In commemoration of Africa Day, the Rural Women’s Assembly (RWA) hosted a webinar on xenophobia. This was a very revealing webinar since it soon became clear that as the panellists discussed xenophobia, there was very different understandings of what the drivers of xenophobia are. This article is the first of a series of conversations to deal with xenophobia.
In the past few years, South Africa has seen a worrying increase in xenophobic attacks, leading to really horrific and inhumane scenes. This has become a significant issue of concern since many African nationals from other countries on the Continent, live and work in South Africa. For us as the RWA, a regional movement across Southern Africa, this is a matter that is very close to our hearts because many members have family living in South Africa.
So why is xenophobic violence so dominant in South Africa? Is it a manifestation of racism? Is it simply hatred as one of the speakers in our webinar suggested? Is it common in societies undergoing transition? Is it because South Africa is opening up after years of isolation from the region during apartheid? Is it because of the nature of South African foreign policy? Is it because of inequality, growing poverty and unemployment within society? Is it because the bosses employ nationals of other countries (often undocumented) because they accept lower wages, are not unionised and therefore appear less likely to strike or demand worker rights? Is it because bosses have changed the nature of work, use labour brokers which has led to an increase in the casualisation and precariousness of work?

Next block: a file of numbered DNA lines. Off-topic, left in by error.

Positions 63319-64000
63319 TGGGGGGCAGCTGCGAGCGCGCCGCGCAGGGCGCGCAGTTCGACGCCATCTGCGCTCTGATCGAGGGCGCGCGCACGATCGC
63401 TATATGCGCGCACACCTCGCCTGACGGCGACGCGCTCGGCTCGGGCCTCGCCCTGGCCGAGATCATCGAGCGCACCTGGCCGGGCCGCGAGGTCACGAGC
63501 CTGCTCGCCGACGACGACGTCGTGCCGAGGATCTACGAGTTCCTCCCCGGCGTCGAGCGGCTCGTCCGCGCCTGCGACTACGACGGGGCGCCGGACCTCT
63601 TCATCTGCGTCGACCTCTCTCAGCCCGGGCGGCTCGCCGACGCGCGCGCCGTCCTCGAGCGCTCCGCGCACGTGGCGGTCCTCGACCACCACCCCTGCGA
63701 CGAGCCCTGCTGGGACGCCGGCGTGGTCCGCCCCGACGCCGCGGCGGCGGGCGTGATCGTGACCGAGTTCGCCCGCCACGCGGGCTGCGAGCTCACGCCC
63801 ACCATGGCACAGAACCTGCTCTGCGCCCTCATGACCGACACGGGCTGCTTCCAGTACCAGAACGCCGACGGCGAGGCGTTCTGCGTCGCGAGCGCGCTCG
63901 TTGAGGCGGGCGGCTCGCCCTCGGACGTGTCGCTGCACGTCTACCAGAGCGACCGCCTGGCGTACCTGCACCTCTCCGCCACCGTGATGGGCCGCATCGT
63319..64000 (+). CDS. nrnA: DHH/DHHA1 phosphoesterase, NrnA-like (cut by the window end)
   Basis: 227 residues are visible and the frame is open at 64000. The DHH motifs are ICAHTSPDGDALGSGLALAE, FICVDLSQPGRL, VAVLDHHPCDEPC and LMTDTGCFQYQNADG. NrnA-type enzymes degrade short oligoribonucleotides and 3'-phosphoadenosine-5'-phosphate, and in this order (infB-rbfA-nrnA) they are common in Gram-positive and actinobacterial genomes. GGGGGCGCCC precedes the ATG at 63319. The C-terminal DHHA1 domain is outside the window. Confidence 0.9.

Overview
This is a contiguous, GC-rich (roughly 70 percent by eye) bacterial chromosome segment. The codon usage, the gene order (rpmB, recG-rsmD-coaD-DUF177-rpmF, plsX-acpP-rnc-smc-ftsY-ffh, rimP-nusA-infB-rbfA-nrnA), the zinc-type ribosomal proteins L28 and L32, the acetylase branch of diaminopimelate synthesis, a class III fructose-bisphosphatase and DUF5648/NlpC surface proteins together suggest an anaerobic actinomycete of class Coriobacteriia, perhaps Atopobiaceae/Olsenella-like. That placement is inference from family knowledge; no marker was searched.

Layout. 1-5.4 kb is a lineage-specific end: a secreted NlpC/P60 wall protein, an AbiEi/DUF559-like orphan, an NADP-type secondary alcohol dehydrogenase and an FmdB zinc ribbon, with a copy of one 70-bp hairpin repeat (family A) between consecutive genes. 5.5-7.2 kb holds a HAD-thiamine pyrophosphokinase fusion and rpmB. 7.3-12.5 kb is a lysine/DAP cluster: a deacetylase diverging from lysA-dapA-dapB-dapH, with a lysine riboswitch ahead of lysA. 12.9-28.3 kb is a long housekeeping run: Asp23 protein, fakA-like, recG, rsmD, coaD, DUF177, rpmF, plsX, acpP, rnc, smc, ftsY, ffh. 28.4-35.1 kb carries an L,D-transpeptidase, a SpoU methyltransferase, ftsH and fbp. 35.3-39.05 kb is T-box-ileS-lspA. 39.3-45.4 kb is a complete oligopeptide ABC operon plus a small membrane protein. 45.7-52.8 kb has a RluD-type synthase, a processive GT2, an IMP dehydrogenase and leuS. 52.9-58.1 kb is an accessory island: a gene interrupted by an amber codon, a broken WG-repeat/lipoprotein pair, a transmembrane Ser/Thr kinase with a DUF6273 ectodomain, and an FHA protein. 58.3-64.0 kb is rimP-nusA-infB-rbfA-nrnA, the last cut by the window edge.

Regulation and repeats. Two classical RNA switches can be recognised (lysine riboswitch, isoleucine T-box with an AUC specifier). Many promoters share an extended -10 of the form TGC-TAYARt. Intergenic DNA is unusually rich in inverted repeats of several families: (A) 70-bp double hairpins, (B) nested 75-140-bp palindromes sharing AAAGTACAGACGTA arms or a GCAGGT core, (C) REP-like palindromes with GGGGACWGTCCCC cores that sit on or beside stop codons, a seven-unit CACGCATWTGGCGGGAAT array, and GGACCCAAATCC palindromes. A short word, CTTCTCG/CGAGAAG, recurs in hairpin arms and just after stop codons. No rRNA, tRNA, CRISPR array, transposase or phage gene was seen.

While we try to analyse and understand the xenophobia violence in the country, we have to know that xenophobia is a crime against humanity that involves aspects such as dislike, fear, distrust or intolerance of foreigners, often expressed in terms of hostilities towards the outsiders. Xenophobia is classified as a ‘hate crime’.
Throughout the centuries and even recent decades, people have moved in search opportunities for work and to build a better life for themselves. However, in past 30 to 40 years violent anti-foreigner practice has grown and is not restricted to South Africa, but is very much a worldwide issue. Many see xenophobia as a result of the globalisation of society, which prompts the migration of people, especially from developing and less developed countries to go in search of greener pastures.
As the Rural Women’s Assembly, we campaign against ALL forms of violence, including xenophobic violence. RWA is committed to creating spaces for ongoing dialogue and self-education in our effort to strengthen unity!